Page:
In May, the Hesperia Star ran an excerpt from my book, Shaping Kate, about the potato fields in Hesperia in the early 1950s.
My story was about 8- and 10-year-old kids pedaling their bikes across the Mesa, along the edge of the potato vines, on a hot summer's day. Exhausted and sweaty, they stopped to rest and dig a couple of potatoes — partly for the novelty of it and partly because they were hungry.
They were also waiting for the water to gush out of the irrigation pipes so they could stick their heads under it and drink their fill of the cold clear water. Never once did they ask, or even wonder, how the potatoes came to be, or from where the surging water emanated. Like most kids, they took for granted the resources around them.
The photos here tell "the rest of the story," as the late broadcaster Paul Harvey would say. Quoting from Griz Drylie's book, Hesperia, this is the incredible tale of the farsighted 1880s developers who brought the first water to our barren land by digging and tunneling a 5-mile ditch above what is now called Deep Creek in order to fulfill their dreams of building a town.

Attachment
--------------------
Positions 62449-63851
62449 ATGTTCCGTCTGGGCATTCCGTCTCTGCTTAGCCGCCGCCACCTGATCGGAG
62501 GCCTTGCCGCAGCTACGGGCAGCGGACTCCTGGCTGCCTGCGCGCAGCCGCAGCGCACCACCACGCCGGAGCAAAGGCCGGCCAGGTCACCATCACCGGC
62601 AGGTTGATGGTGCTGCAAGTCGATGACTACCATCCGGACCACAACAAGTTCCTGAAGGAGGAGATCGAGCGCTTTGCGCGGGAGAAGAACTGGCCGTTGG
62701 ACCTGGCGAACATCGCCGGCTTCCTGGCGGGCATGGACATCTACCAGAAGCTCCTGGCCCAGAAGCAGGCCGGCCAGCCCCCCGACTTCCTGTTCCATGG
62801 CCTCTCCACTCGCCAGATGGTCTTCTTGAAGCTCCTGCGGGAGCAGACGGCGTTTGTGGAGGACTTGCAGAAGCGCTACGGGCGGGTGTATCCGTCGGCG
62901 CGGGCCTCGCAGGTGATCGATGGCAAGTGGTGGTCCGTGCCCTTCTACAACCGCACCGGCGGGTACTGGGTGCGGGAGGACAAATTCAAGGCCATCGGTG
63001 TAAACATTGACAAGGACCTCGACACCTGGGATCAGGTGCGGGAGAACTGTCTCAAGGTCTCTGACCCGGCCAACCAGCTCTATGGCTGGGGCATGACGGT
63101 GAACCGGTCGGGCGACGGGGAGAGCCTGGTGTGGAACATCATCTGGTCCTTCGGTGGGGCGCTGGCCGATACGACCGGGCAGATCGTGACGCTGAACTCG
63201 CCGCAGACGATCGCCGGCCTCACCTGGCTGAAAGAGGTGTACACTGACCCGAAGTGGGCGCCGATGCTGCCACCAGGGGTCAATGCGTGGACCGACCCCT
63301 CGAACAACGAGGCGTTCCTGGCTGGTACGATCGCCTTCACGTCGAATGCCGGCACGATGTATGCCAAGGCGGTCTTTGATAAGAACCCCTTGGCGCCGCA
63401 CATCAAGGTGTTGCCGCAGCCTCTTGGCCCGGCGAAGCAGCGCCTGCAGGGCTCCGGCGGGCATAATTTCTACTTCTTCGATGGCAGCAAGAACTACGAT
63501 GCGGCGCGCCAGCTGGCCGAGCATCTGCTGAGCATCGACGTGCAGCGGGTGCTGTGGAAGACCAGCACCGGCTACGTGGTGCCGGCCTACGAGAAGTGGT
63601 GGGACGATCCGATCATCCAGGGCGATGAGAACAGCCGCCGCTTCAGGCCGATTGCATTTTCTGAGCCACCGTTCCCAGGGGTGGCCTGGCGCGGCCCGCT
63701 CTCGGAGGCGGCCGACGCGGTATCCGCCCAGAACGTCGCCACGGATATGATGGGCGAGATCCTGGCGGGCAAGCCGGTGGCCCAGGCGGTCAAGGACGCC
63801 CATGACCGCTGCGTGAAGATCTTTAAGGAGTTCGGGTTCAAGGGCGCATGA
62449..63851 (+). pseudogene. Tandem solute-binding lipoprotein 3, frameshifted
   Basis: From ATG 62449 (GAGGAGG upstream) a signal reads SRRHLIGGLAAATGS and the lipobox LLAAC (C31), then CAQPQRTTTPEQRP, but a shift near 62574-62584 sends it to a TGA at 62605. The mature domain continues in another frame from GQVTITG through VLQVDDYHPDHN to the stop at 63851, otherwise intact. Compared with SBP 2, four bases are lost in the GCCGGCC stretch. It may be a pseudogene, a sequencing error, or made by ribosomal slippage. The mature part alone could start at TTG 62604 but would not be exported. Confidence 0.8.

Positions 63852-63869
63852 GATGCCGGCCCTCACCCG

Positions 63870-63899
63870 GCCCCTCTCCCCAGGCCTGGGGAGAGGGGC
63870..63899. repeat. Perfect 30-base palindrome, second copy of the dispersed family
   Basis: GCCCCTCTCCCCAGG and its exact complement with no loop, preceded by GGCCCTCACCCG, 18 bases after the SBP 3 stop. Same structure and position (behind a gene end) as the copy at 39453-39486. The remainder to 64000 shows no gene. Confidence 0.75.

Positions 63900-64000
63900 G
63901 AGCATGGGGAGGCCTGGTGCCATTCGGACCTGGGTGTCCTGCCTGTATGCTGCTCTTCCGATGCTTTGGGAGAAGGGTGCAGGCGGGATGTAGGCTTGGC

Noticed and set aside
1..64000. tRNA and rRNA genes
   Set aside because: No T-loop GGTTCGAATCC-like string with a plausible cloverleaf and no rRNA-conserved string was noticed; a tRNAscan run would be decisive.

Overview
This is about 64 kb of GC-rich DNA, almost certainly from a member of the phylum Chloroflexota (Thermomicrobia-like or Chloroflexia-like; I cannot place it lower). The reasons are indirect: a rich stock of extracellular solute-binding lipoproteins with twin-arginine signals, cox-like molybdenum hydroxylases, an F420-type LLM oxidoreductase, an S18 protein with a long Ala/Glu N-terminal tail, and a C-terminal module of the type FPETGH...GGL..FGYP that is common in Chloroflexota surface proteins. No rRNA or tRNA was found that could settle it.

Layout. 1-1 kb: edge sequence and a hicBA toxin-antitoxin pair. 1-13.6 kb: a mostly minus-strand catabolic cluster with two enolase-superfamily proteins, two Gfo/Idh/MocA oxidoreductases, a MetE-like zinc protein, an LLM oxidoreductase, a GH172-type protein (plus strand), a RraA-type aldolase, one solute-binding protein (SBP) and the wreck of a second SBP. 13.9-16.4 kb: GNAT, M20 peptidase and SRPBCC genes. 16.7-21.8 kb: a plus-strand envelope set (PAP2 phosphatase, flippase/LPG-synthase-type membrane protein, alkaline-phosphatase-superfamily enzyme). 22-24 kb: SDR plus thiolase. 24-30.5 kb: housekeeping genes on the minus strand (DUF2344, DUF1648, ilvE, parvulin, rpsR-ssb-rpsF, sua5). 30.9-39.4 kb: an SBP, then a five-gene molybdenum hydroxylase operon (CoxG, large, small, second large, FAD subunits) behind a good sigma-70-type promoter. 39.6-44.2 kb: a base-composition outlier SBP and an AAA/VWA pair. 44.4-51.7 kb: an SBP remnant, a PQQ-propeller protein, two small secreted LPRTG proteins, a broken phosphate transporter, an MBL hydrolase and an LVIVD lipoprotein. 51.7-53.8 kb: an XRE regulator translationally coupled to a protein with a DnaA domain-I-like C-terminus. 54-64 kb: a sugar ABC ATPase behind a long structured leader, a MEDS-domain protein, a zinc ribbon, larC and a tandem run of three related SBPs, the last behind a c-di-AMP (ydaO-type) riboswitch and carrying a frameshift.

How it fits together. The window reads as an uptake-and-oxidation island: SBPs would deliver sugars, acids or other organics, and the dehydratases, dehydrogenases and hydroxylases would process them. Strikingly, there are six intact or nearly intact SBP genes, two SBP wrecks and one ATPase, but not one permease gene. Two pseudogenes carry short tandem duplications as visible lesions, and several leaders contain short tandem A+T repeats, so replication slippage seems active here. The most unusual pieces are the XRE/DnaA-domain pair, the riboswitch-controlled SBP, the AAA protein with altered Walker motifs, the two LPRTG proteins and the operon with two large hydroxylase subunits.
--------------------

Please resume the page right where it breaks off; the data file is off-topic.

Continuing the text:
Though many things would be required for Hesperia's growth, early developers Robert and Joseph Widney knew it was critical that they first find water. Thus began the monumental endeavor in the late 1880s that would supply the town's water for the next 65 years.
The early 20th century for Hesperia was a time of growth and promise.
In the 1920s, another great event occurred — the completion of Route 66 — and this brought major changes and challenges to the young town.
In the 1940s, agriculture became a major industry in Hesperia when pioneer farmers Tatums and Walker leased and planted hundreds of acres of white rose potatoes on the mesa, as well as a variety of other crops including onions and alfalfa. With the help of a booster pump installed at Hesperia Lake, the mesa fields were irrigated using the water system originally constructed in the late 1880s.
Use of this water delivery system continued until the mid-1950s when M. Penn Phillips arrived and began development of Hesperia's next phase.